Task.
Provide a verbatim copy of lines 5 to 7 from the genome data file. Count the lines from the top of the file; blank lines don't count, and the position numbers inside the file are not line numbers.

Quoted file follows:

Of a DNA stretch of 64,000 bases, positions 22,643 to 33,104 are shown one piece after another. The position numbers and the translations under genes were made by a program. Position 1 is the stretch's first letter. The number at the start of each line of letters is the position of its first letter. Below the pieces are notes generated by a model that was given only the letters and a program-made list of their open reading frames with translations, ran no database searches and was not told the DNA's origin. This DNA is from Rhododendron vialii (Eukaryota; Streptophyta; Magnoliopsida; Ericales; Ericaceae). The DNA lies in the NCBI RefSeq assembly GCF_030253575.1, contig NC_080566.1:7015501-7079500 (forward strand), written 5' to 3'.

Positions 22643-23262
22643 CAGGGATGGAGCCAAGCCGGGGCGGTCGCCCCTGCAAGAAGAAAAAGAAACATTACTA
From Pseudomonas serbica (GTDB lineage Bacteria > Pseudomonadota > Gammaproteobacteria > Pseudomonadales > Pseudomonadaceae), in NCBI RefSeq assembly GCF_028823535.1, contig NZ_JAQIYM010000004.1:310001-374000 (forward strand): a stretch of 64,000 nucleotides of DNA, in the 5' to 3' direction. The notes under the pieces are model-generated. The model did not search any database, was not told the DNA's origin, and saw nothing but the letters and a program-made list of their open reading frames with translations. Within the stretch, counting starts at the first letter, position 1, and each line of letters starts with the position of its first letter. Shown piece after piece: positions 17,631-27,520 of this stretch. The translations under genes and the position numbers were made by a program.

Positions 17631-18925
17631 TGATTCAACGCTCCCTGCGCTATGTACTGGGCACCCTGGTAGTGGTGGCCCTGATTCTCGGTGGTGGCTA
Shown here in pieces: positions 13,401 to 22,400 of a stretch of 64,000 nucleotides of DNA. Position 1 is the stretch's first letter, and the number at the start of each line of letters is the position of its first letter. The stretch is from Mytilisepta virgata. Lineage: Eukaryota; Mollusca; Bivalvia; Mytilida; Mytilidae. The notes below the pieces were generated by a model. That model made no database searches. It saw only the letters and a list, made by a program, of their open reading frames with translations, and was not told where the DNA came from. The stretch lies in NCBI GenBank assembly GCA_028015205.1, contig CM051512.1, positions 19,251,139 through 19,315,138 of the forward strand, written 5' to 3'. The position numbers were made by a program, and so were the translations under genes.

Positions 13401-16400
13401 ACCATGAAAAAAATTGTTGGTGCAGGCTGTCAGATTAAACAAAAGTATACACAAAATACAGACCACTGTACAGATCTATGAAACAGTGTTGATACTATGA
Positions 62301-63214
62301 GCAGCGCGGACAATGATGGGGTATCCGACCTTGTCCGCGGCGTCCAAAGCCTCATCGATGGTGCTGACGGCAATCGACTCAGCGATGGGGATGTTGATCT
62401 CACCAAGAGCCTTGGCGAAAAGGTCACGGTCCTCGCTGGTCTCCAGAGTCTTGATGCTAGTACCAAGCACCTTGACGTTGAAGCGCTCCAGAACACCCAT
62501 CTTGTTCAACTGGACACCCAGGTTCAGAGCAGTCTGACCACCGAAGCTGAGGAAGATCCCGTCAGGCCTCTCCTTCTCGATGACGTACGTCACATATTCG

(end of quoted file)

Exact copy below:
Positions 17631-18925
17631 TGATTCAACGCTCCCTGCGCTATGTACTGGGCACCCTGGTAGTGGTGGCCCTGATTCTCGGTGGTGGCTA
Shown here in pieces: positions 13,401 to 22,400 of a stretch of 64,000 nucleotides of DNA. Position 1 is the stretch's first letter, and the number at the start of each line of letters is the position of its first letter. The stretch is from Mytilisepta virgata. Lineage: Eukaryota; Mollusca; Bivalvia; Mytilida; Mytilidae. The notes below the pieces were generated by a model. That model made no database searches. It saw only the letters and a list, made by a program, of their open reading frames with translations, and was not told where the DNA came from. The stretch lies in NCBI GenBank assembly GCA_028015205.1, contig CM051512.1, positions 19,251,139 through 19,315,138 of the forward strand, written 5' to 3'. The position numbers were made by a program, and so were the translations under genes.